Recent studies indicate that married parents are more emotionally healthy than single mothers and fathers. They have more of a sense of unity and determination to be a positive influence. There is also a stronger family-related connection. This positive mental health is then passed on to their children. Another study shows that children of married couples are much less likely to experience behavioral or emotional problems than children with separated parents.

Children that have no contact with one of their parents, usually suffer the most. If there is no contact with one of the parents, the child misses out on that parent’s knowledge and skills. This is a big loss to the child especially if the only parent in their life has a serious lack in parental competence. Unfortunately, most divorced fathers only see their children four times a month after a divorce and about 20% of them cease contact altogether within two to three years. (Kelly and Emery 2003)

It is important to keep in contact with children. Abandonment and rejection are big fears of children. Frequent letters asking involved questions about the child’s life is a great way to continue a long-distance relationship with a child. This reminds the child that they are remembered and missed and can help them feel they are involved in the non custodial parent’s life.

Two out of three married couples who have a child under 16 eventually divorce. This does not include the rising number of cohabitants who have a child before they separate. There is no official documentation to keep track of these kinds of split families. Since this has become such a trend, it has never been more important to make sure these children have the opportunity to develop in a healthy, stable, environment with the influence of both parents.

What a child needs is to know that they are loved and supported by both parents no matter what. It is not uncommon for the adults to become so wrapped up in their own emotional confusion that they end up ignoring and pushing away their own child without even realizing it.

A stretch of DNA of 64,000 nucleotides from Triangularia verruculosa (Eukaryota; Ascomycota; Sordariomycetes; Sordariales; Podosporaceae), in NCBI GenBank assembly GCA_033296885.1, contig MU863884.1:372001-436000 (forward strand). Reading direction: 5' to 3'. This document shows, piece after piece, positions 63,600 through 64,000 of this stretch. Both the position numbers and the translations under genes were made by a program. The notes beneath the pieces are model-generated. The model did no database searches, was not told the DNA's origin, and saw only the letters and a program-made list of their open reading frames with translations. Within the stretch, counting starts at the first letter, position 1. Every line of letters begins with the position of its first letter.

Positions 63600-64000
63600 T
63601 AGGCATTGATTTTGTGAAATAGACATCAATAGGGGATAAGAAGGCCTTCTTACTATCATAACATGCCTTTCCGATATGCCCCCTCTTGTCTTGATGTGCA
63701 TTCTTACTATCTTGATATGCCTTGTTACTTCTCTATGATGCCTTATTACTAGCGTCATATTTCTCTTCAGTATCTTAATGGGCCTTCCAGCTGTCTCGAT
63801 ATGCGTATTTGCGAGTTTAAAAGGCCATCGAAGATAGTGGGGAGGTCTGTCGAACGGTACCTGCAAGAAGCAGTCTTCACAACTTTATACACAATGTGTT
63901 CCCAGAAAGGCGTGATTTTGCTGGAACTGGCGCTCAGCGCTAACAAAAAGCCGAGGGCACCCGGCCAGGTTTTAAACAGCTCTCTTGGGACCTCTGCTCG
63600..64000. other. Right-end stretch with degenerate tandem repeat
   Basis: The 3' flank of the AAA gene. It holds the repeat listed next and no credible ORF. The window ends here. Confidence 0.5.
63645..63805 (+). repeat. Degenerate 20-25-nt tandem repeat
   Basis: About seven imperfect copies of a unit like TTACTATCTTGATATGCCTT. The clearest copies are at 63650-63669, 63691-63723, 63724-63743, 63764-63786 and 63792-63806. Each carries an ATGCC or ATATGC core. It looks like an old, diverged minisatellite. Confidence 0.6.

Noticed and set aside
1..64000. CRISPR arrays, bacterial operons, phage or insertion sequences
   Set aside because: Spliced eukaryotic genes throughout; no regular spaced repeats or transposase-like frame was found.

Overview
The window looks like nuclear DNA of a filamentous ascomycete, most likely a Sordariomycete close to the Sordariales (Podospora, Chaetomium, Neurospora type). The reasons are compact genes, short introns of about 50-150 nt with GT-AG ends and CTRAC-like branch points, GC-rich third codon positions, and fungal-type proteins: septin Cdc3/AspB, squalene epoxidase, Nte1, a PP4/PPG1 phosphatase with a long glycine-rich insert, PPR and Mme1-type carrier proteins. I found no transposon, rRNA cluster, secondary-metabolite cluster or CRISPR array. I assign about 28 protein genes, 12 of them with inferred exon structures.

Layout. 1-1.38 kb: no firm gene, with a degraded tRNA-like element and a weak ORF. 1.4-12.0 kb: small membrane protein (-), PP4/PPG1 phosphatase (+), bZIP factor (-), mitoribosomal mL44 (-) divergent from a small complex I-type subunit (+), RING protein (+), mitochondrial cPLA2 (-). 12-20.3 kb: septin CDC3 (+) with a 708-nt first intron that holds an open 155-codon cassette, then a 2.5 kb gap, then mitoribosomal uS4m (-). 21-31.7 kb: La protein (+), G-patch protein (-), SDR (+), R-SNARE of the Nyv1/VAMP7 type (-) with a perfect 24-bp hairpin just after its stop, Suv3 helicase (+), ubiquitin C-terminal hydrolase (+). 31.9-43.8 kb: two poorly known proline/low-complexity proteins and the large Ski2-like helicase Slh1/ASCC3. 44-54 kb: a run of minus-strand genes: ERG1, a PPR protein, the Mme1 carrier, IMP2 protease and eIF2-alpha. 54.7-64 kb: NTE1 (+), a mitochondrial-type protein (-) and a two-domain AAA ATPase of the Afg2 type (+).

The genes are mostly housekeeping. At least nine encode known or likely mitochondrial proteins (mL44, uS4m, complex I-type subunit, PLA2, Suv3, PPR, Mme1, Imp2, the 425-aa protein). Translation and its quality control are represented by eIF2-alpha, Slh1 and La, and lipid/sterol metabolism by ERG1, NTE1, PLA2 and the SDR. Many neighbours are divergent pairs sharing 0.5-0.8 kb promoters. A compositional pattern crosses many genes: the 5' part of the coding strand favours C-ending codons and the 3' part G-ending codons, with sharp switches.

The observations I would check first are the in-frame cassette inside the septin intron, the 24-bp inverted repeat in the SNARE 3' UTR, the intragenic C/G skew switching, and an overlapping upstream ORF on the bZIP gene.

Children can be curious about what is going on that has caused the separation. It is recommended that a child should feel like it is ok to ask questions. If possible, it is recommended that talk of divorce or separation is done before it actually happens. Depending on the age of the child, a calm sit-down with both parents can help a child prepare for the changes that are going to take place. It can also prevent any conflict of information with both adults explaining rather than separate conversations with the child.

Any disagreements between the parents should be settled when the child is out of hearing range. This is important because this is usually when kids feel like they are the cause of all the arguments. Any frustration or anxiety the parents are going through should not be made obvious to the child. Not to mention the profound or traumatic effect psychologically that this may have on a child.

Life should go on as normal as possible. Similar routines should be in place in each household if possible. Some parents often feel guilty about disciplining their child because of the other stress the child is experiencing. Being inconsistent with discipline does not help the situation; it will make it worse most of the time.

Parents need to be seen as a working team, despite their own problems with each other. Older children will take advantage of the fact that their parents are not working together. They may play their parents against each other for their own benefit, or just target the one they see as “weaker”.

Children do not need to be aware of the financial hardships either parent is going through. Young children should not be worried about college tuition because of their parents always making it sound impossible. They do not need to understand what child support is. This can be damaging to a child because they feel as though one parent is paying the other to keep them. This is usually interpreted negatively. No matter how bad the situation is, if the child is not exposed to the financial distress of the parents, they will not be affected.

Sometimes reading books about children who are going through the same thing can help a child relate to what is going on. The thought that this happens to a lot of kids and it isn’t their fault is often reassuring. But above all, communication is key. Looking at it from the child’s point of view can help the parent understand what the child is thinking. Do not discuss adult problems with a child.

In order to prevent any serious developmental problems, a child needs love, support, reassurance, open communication, and understanding from both parents. With that and protection from the stress the parents experience, a child can be a child without having to worry about losing either of their parents. With determination and teamwork from the parents, it is indeed possible to raise a physically and emotionally healthy child.

Works Cited
1. Clandos, Greg (2006 November 8). Children and Separation/Divorce: Helping Your Child Cope. Web site:
2. Huges, Robert (2006). Effects of Divorce on Children. Web site:
3. Lupu, Alexandria (2006). Marriage Beneficial for Parents’ Mental Health. Web site:
4. Royal College of Psychiatrists, Divorce or Separation of Parents: The Impact on Children and Adolescents. Mental Health and Growing Up, from
5. Joseph Browntree Foundation, (2005 December 7). Together and Apart: Children and Parents Experiencing Separation and Divorce. Retrieved 2007, from
6. University of Missouri, (2005 December 7). Helping Children Understand Divorce. from